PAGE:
I felt that in my bones… did you?

And Juliet also lends her perspective on fighting for change despite encountering cultural stereotyping in a Ghanaian context.  

“Surrounded by strong women” all her life, she had a matriarchal firecracker of a grandmother to look up, to who regularly challenged male rule-makers at town-hall meetings about land.

Yet Juliet revealed that she still developed the infamous ‘impostor syndrome’ as she played small in her male-dominated work environment as “wing-woman,” not the powerful “army commander” she actually is.

Which she overcame – with no small amount of effort.

So there is hope, even as I second-guess every move I make, following my own guidance alone into what I now view as an empowered life where I make the choices, not anyone else.

Scary (but empowering) stuff.

Push Your Boundaries, Test Your Comfort Zone

Move The World pushes social boundaries to make way for young Ghanian leaders in today’s world (Image courtesy of Move The World)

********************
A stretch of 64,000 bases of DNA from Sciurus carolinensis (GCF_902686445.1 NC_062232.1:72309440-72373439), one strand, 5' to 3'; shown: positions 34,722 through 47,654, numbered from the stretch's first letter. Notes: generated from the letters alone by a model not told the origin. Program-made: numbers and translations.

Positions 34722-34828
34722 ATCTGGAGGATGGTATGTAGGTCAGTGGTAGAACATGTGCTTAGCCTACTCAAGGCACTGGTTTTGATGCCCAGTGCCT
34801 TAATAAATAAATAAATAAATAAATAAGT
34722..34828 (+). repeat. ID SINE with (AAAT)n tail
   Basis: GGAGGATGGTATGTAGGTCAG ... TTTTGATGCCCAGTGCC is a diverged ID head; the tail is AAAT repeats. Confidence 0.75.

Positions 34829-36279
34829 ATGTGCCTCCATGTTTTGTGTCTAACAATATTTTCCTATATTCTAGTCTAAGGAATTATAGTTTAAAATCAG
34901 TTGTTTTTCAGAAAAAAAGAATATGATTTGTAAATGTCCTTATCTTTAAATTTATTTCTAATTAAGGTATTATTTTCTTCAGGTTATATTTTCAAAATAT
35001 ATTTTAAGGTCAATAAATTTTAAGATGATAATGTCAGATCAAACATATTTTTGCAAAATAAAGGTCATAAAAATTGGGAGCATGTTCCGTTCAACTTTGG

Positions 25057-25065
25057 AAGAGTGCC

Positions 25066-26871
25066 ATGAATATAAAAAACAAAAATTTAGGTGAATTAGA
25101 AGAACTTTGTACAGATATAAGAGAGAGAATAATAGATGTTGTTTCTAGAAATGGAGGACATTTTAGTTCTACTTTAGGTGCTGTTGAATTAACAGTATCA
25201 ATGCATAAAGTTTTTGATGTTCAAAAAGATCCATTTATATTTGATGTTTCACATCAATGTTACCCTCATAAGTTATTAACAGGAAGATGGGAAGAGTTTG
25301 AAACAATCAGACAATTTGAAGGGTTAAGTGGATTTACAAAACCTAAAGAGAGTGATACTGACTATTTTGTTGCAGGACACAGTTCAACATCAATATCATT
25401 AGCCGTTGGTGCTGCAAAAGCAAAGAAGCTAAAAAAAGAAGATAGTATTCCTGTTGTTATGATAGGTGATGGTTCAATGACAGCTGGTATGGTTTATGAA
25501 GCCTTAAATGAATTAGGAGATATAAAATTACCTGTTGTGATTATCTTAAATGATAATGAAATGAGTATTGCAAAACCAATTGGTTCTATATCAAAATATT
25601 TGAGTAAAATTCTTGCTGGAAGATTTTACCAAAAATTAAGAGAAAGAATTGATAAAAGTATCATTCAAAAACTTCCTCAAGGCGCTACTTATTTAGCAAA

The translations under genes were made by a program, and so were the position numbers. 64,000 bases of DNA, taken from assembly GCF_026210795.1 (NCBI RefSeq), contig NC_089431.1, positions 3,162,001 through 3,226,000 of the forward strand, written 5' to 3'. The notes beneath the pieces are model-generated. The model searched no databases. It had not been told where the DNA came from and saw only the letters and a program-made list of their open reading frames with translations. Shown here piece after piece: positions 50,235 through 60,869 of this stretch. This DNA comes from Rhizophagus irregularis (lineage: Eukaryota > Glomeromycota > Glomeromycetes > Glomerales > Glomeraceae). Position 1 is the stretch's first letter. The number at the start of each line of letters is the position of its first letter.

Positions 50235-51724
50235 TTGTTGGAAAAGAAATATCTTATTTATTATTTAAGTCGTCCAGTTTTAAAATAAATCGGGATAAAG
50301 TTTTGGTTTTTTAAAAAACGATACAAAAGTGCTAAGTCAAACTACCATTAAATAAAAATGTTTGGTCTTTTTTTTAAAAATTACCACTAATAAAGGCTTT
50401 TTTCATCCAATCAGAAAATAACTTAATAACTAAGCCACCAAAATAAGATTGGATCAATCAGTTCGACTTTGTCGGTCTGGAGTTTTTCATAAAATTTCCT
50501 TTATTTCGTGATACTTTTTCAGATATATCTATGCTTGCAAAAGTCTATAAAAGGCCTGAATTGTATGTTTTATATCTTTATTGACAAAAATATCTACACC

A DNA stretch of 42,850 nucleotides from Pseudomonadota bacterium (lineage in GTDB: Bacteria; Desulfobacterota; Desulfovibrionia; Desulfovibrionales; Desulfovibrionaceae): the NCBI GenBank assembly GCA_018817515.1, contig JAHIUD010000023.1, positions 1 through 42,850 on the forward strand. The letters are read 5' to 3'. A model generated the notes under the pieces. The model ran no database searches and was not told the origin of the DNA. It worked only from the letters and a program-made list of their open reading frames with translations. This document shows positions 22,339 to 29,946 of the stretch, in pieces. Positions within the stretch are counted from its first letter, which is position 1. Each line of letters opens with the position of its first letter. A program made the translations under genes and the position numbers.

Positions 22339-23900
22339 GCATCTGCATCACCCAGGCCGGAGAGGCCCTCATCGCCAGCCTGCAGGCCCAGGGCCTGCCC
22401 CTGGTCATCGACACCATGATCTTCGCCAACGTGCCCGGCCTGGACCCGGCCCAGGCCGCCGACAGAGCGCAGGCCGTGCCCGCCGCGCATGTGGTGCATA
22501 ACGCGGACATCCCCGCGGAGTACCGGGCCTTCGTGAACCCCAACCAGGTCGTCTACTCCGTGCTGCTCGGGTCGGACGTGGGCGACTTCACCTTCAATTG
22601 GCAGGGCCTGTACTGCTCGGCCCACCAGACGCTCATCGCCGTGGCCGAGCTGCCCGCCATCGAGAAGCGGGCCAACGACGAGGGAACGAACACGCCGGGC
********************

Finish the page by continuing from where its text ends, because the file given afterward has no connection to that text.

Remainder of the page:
It might be a cliché, but a helpful way to empower yourself could be to test the waters outside of the dreaded ‘comfort zone.’

Empowered change doesn’t happen out of nowhere, get out of your comfort zone, I’ve been telling myself lately.

And being a self-proclaimed and self-determined ‘singular spirit’ has served Juliet well in leaving the dreaded comfort zone, showing us that this is a lifelong work-in-progress.

Despite strong reservations about social media, here she is, live on Zoom to a captivated audience hanging off her every word.

“Your mind is your most prized possession,” she declares, explaining that curiosity is something to be developed and not supressed in the search for bettering yourself.

While Rebecca believes that “everyone should step outside of their comfort zone more than once,” and that this can go a long way in empowering women.